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Comment #2 posted by siege on November 02, 2005 at 08:29:35 PT

"I have found these efforts to be unconstructive," Suthers said. I wonder how many lawsuits will have to be done, before the predator's of Denver, officials wake up, When there city is bankrupted by Civil Suit...
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Comment #1 posted by FoM on November 02, 2005 at 08:00:54 PT

Press Release from The Marijuana Policy Project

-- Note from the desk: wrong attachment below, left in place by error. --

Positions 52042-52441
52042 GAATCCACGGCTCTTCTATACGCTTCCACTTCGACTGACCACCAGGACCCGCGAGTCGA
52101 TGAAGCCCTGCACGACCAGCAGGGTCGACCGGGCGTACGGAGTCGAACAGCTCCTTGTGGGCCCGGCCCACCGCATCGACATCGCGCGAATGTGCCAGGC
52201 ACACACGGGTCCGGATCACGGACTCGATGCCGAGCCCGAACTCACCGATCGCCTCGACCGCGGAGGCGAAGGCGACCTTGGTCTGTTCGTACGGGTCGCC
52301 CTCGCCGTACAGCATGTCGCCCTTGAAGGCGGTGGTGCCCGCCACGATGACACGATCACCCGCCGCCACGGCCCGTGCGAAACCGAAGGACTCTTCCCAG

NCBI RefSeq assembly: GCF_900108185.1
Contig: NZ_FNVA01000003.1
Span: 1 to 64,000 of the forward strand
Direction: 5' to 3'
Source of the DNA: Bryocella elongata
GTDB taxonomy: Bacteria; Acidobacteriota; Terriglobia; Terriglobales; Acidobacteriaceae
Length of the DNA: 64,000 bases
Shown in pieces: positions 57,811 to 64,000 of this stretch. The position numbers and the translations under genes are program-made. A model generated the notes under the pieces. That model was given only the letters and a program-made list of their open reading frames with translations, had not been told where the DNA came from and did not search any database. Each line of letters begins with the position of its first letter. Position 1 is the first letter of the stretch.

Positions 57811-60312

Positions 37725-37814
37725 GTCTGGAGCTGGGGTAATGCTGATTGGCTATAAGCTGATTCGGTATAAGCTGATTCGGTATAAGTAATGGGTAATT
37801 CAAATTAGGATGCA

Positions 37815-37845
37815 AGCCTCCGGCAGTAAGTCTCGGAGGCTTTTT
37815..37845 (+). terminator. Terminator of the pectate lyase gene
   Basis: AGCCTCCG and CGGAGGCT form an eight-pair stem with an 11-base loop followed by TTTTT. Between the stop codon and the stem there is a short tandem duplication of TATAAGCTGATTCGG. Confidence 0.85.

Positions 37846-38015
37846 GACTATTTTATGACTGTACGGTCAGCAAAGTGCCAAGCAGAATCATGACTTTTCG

Denver Votes To End Marijuana ProhibitionCity is Largest U.S. Jurisdiction to Endorse End to Ban on MarijuanaNovember 1, 2005DENVER, COLORADO—In a vote expected to reverberate nationwide, Denver today became the second major U.S. city in less than a year to pass a measure aimed at replacing marijuana prohibition with policies designed to treat marijuana in a manner comparable to alcohol, passing I-100 by a margin of 53 percent to 47 percent, with 83 percent of precincts reporting. A similar measure won by a wide margin in Oakland, California, in November 2004.I-100 makes possession of less than one ounce of marijuana non-punishable under Denver city ordinances. The I-100 campaign, organized by Safer Alternatives For Enjoyable Recreation (SAFER), built its effort around the large volume of scientific evidence indicating that marijuana is less dangerous than alcohol, America's most commonly used recreational drug. The initiative's language puts the city on record in support of treating private, adult use and possession of marijuana "in the same manner as the private use and possession of alcohol."A few years from now, this vote may well be seen as the proverbial 'tipping point,' the beginning of the end of marijuana prohibition in the U.S.," said Rob Kampia, executive director of the Marijuana Policy Project in Washington, D.C. "Replacing the failed policy of prohibition with common-sense taxation and regulation of marijuana has become a thoroughly mainstream issue, with the voters of two major U.S. cities endorsing such an approach within one year. Even the Denver Post, which opposed I-100, said in its editorial, 'We think it probably would be preferable for the state and federal governments to legalize, tax and regulate marijuana use.'"Last year, there were more than three-quarters of a million marijuana arrests, an all-time record," Kampia added. "That's equivalent to arresting every man, woman, and child in the state of Wyoming plus every man, woman, and child in St. Paul, Minnesota. The public understands that this simply makes no sense. Regulating marijuana will take money out of the pockets of criminals and free police to go after violent crime, and the voters of Denver took their first step in that direction today."With more than 18,000 members and 120,000 e-mail subscribers nationwide, the Marijuana Policy Project is the largest marijuana policy reform organization in the United States. MPP works to minimize the harm associated with marijuana—both the consumption of marijuana and the laws that are intended to prohibit such use. MPP believes that the greatest harm associated with marijuana is imprisonment. For more information, please visit http://www.MarijuanaPolicy.org